I see the “prompt” as an impetus, one that pushes me to act. Those of us who choose to think of ourselves as political beings respond to change in our environment. Our craft is one way to channel this response.

The dialogue you speak of is ongoing, and inevitable. We use the tools we have at hand to articulate our concerns. For me, writing may fill in for the inadequacies, or limitations for response, within photography, or it may be used to activate different audiences.

I consider myself fortunate to be able to engage with the image in varied forms. This engagement is what I see as the dialogue – at times collaborating with image-makers, their work and archives and in other instances, using writing as a possible instrument of inquiry. I find this response to be contingent, and writing as one form of that contingency.

What are the questions or problems that motivate your writing? 

Most of what motivates my writing is what motivates my work with images. These concerns shift with time, in response to unfolding events and my evolving personal politics. I see writing as a way to distil the varied questions and ideas that emerge during my primary practice of working as a photo editor and curator.

Currently, one of the biggest questions I am wrestling with in photography is to do with the process by which images make their way into the world, and the manner in which their circulation shapes discourse – within the image economy, but particularly outside it, in society. I am interested in how the surplus of imagery affects our psychological being and how the consumption of these images moulds our reception to social, political or cultural realities.

Having worked in journalism, particularly on the photo and multimedia desks, I have witnessed the impacts of such circulation first hand. The choices we made had the potential to shape public opinion. This was both a potent instrument, as well as a heavy responsibility. While it may sound staid as a concept in the space of photo discourse, I am interested in the image as evidence in today’s media landscape. Where does such evidence hold value, when courts themselves look away? How is media, and the narratives it is composed of, used as information warfare, both by those in power and those opposing it? How does the image need to be packaged to be consumed as truth or propaganda? How do we read political photographic fiction in today’s image world? How do we decide to trust a certain image, or the sources it is disseminated through, and what governs this psychological response? When does image circulation, particularly on social media, trigger a near immediate reaction, whether by the general public or by organised troll armies? It is this response that I’m interested in examining: is it genuine or manufactured; how does it measure “truth”; how do these images change in their meaning as they further circulate in the digital realm?

Another concern that consumes much of my thinking is around the politics of representation – specifically, whether it is possible to ever circumvent the hierarchies and power dynamics embedded within photography. While, earlier, I was curious about how the “democratisation” of the medium impacted this balance, I am no longer as interested in the pervasiveness of and access to the medium, but more so in where this conversation around representation – “who gets to tell whose story” – leads us. The push towards local and “insider” narratives is one that is now, rightfully so, valued. This reorientation is the long-due reparation of the historically skewed representation of many communities and issues, which was a direct outcome of the privilege of either the coloniser’s lens or the “outsider’s” festishistic gaze.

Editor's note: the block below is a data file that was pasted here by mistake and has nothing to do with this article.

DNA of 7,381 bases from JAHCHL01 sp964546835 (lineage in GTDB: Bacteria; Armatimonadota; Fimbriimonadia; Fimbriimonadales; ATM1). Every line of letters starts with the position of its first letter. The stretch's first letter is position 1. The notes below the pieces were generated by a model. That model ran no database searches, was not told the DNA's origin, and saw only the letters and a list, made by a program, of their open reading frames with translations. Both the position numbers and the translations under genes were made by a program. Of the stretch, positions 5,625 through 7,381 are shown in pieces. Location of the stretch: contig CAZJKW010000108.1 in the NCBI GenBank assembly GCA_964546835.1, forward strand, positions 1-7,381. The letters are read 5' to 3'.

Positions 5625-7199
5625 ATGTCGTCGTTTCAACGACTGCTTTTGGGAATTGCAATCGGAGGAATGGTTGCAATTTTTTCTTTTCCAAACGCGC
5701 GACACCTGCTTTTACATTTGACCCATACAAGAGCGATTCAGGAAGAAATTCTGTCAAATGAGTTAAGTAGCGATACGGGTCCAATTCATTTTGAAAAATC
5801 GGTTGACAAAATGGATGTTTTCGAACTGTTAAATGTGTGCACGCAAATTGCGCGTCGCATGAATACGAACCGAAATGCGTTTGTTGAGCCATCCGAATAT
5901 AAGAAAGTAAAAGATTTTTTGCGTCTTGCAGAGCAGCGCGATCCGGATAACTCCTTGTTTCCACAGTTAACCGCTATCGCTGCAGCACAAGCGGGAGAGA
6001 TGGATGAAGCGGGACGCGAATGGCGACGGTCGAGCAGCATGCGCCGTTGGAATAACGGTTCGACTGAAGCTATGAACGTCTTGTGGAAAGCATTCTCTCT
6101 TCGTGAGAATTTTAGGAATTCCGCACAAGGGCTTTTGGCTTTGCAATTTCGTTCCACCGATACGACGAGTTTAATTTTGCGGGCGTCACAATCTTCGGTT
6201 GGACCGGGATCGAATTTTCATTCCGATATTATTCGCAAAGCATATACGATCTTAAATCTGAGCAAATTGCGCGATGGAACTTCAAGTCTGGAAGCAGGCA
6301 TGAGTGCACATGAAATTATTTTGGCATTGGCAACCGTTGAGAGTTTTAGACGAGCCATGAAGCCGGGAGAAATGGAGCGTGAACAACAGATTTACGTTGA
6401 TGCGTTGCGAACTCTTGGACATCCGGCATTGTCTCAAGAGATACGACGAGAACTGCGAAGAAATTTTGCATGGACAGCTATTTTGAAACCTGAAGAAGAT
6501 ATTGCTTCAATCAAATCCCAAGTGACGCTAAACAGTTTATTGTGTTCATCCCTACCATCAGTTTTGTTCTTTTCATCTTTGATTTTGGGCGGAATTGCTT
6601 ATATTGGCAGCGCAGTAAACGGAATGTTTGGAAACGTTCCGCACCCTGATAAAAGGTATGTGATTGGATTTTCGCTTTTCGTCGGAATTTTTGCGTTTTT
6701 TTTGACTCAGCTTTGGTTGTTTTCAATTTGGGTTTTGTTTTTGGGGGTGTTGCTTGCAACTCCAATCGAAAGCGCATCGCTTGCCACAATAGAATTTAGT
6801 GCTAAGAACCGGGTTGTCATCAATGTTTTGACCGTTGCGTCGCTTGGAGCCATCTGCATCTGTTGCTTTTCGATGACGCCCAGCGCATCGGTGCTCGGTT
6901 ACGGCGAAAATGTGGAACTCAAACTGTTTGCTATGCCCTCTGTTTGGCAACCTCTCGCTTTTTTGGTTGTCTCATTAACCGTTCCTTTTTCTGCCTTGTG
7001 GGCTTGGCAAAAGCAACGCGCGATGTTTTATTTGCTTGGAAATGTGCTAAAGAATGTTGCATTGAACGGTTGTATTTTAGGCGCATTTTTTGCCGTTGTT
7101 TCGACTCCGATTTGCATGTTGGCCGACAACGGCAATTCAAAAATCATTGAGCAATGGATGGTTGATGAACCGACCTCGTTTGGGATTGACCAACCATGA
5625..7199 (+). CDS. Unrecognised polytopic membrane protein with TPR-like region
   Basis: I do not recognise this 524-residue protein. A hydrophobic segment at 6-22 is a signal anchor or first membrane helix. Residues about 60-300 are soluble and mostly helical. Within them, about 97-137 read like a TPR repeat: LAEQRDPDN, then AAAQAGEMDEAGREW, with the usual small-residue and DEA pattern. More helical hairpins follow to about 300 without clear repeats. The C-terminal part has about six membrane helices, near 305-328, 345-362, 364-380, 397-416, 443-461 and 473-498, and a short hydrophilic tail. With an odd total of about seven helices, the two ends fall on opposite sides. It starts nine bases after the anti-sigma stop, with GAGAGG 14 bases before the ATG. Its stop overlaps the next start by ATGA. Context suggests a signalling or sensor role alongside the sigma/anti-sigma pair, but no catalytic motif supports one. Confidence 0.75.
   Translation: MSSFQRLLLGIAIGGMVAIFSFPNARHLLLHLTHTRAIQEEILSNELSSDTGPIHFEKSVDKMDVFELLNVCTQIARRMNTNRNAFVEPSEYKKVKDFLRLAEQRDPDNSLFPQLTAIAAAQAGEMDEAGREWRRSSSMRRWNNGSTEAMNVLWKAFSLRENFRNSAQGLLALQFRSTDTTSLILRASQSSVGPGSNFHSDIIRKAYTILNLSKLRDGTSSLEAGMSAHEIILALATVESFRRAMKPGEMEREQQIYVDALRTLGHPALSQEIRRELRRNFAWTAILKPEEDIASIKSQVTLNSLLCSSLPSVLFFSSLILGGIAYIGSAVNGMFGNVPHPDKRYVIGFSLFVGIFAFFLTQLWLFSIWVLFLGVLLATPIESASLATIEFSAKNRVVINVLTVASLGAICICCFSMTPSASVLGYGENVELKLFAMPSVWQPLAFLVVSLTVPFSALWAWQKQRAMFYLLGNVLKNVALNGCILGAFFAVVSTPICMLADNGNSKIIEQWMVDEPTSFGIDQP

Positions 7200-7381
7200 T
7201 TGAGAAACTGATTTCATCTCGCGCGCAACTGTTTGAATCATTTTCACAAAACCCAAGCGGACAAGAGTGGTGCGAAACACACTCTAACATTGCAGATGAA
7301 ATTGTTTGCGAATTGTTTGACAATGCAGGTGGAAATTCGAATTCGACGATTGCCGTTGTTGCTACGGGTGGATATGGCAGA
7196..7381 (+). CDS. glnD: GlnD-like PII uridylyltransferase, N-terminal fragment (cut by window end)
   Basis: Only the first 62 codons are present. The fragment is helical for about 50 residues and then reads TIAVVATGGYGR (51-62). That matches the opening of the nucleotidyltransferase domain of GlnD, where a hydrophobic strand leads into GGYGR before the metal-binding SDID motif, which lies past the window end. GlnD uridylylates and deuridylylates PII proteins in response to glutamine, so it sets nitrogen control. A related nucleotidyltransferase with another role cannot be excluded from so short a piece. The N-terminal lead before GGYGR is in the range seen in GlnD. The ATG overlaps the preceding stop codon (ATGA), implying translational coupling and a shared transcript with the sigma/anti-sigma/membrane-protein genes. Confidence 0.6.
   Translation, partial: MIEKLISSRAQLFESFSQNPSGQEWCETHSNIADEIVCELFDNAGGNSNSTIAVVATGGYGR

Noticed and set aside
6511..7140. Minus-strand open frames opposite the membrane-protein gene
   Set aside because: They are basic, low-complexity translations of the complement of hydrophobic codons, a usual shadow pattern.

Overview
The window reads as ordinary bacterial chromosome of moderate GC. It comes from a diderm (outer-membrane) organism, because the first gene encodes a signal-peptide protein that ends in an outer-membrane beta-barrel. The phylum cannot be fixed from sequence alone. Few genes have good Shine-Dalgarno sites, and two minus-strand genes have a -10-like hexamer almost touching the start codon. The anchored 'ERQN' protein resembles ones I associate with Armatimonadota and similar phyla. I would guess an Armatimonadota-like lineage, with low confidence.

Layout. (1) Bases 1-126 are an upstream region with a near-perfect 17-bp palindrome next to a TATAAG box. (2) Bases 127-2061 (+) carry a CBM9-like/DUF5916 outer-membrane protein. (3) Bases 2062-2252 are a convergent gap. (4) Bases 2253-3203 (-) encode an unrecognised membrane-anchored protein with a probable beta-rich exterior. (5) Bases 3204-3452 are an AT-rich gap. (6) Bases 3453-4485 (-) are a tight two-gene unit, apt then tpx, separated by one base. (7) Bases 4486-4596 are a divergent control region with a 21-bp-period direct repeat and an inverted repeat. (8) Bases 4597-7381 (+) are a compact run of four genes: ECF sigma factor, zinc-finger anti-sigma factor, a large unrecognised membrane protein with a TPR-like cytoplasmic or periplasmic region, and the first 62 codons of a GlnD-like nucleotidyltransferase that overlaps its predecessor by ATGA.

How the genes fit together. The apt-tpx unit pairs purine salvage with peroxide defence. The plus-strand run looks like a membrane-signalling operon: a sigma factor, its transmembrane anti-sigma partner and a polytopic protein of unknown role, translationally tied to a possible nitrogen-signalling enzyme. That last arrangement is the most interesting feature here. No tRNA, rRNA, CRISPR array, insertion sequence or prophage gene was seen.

However, I question the notion of this “insider” and how we arrive at its definition. Is there an ideal insider? Is she always best positioned to tell that story? Aren’t we all insiders, truly, only to our own stories? And yet, autobiographical narratives are only a part of how we learn about the world, and how we choose to produce or consume media. Lived experience is a crucial component, in that it brings to the fore a gaze that is less essentialist than what has existed largely in narrative storytelling. We are, often, better placed to access communities or issues that we have engaged with otherwise, outside of the “professional” demand; those that we resonate or connect with as individuals or citizens, not necessarily only when tasked with representing them. Does this mean that there is a possibility for an honest engagement, that may well be “imperfect”, with a narrative outside of the lived-experience paradigm? Is authentic storytelling a function of provenance? Is identity an absolute construct, or does it shift in response to the subject and landscape? I am interested in how the intersection of various markers like gender, caste, class, region, religion as well as traits such as lived experience and personal politics guide the making of this definition, complicate notions of identity and affect the proposition of narratives distinct from historically dominant perspectives. These intersections often guide the choices of artists I write about, and that writing is an important conduit that enables the development of my own understanding of the concerns regarding authorship and narrativising.